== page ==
UPDATE 1-Fed's Tarullo says breaking up big banks too hard

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WASHINGTON, Oct 21 (Reuters) - Breaking up big financial institutions is too impractical to be considered a solution to the problem of dangerously large banks, Federal Reserve Board Governor Daniel Tarullo said on Wednesday.

Speaking to the Exchequer Club of Washington, Tarullo argued instead that Congress should give regulators the authority to wind down troubled firms in a way that ensures shareholders and creditors face losses.

“A regime that raised the real prospect of losses for shareholders and creditors would add a third alternative to the unattractive existing options of bailout and disorderly bankruptcy,” Tarullo said in prepared remarks.

Former Fed Chairman Alan Greenspan said last week firms considered too big to fail might have to be broken up, but Tarullo dismissed that notion, saying it was too difficult to execute.

“This is more a provocative idea than a proposal,” said Tarullo. “To my knowledge, no one has offered anything like standards for undertaking this task.”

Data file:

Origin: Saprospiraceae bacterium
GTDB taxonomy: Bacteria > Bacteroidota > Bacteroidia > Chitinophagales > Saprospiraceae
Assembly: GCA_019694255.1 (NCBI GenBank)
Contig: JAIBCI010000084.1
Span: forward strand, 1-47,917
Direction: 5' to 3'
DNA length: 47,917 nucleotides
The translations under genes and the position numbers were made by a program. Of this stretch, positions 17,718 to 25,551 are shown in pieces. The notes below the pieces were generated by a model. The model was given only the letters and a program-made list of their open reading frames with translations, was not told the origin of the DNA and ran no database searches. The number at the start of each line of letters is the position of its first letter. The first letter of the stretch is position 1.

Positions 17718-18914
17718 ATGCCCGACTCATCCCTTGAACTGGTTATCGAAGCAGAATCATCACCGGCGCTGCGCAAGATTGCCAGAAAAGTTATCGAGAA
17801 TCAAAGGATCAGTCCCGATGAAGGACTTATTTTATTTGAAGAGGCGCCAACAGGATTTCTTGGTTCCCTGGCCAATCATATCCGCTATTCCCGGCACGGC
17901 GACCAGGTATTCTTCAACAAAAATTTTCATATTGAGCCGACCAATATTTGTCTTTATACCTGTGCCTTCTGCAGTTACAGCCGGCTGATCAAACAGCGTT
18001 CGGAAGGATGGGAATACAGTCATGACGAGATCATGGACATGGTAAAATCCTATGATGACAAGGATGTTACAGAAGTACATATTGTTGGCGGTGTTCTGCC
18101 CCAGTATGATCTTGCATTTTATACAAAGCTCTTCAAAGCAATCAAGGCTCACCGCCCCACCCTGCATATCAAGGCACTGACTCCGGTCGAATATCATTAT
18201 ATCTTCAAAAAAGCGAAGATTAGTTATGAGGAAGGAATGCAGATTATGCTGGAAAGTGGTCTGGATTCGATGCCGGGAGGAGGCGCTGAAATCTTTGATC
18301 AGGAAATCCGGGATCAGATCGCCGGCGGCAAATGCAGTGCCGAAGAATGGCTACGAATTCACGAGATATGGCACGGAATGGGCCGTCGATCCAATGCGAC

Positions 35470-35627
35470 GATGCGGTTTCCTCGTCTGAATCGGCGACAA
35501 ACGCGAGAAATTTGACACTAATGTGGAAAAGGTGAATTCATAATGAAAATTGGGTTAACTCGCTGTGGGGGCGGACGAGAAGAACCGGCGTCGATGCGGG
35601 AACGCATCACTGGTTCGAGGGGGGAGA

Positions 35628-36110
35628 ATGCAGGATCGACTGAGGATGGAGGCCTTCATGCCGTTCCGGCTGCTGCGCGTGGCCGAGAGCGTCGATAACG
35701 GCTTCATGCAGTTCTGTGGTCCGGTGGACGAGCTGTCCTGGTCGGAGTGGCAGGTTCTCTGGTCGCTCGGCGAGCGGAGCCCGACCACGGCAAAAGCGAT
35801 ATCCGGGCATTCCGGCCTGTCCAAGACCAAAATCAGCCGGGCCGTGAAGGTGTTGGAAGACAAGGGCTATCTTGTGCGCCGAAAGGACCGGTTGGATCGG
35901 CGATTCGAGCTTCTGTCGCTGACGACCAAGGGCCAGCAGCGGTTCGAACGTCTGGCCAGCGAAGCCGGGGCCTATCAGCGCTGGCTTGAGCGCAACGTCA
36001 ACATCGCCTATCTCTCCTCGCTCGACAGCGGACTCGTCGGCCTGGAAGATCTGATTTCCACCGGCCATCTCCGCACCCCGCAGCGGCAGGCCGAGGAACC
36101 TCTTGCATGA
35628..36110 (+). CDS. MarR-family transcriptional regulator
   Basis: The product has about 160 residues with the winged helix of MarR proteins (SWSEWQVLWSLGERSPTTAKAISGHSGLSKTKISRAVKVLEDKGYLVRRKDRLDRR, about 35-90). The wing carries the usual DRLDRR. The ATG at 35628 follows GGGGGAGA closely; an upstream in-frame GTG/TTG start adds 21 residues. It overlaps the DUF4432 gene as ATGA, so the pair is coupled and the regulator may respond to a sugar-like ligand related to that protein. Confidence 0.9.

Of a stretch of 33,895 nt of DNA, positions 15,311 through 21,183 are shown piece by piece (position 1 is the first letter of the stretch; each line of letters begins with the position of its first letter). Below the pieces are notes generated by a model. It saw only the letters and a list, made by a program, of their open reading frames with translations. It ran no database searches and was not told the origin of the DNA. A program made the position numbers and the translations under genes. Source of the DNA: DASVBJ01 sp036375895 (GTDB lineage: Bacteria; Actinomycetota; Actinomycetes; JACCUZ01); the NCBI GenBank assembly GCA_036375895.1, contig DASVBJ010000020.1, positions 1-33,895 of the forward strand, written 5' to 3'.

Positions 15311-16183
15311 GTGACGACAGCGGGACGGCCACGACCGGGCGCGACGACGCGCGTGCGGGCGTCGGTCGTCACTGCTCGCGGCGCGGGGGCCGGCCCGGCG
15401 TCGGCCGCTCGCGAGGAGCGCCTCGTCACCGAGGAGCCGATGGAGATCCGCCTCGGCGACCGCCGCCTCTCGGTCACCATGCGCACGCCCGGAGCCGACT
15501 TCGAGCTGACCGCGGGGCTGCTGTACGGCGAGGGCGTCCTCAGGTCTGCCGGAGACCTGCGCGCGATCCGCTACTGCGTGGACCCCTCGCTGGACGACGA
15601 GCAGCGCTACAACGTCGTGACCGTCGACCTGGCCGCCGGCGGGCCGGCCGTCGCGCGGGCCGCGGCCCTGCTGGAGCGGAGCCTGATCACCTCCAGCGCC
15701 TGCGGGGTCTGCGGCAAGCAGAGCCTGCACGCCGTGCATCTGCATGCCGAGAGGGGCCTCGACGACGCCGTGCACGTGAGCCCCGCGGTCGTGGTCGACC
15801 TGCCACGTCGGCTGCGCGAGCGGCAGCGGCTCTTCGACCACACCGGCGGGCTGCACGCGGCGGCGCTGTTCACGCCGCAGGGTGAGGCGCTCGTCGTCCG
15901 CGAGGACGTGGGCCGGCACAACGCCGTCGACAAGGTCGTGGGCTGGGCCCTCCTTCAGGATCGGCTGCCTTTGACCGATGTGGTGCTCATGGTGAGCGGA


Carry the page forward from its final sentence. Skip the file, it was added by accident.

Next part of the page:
Congress must also make sure that all institutions that have the potential to be “systemically important” should come under regulators’ purview, Tarullo added.

He did not touch directly on the outlook for the broader economy or monetary policy in his speech but he did trace the crisis to a deregulatory wave that began some decades ago.

“The regulatory system accommodated the growth of capital market alternatives to traditional financing by relaxing many restrictions on the type and geographic scope of bank activities, and virtually all restrictions on affiliations between banks and nonbank financial firms,” Tarullo said.

Echoing some of the potential regulatory countermeasures now gaining ground in policy-making circles, Tarullo talked about the possibility of placing higher capital requirements on firms considered too big to go down.

He also discussed a new kind of regulatory requirement called “contingent capital,” debt instruments that would turn into shares in times of crisis. Regulators hope this would reinforce market discipline by making managers leery of allowing capital to be depleted beyond a certain level.

Tarullo warned against doing too much, however, saying overregulation would cut off access to capital for those who need it most.

“There is some danger that simply piling on a series of administrative reforms and restrictions intended to constrain the behavior of firms would have unnecessarily adverse consequences for the availability of credit on risk-sensible terms for consumers and businesses alike,” Tarullo argued. (Editing by James Dalgleish)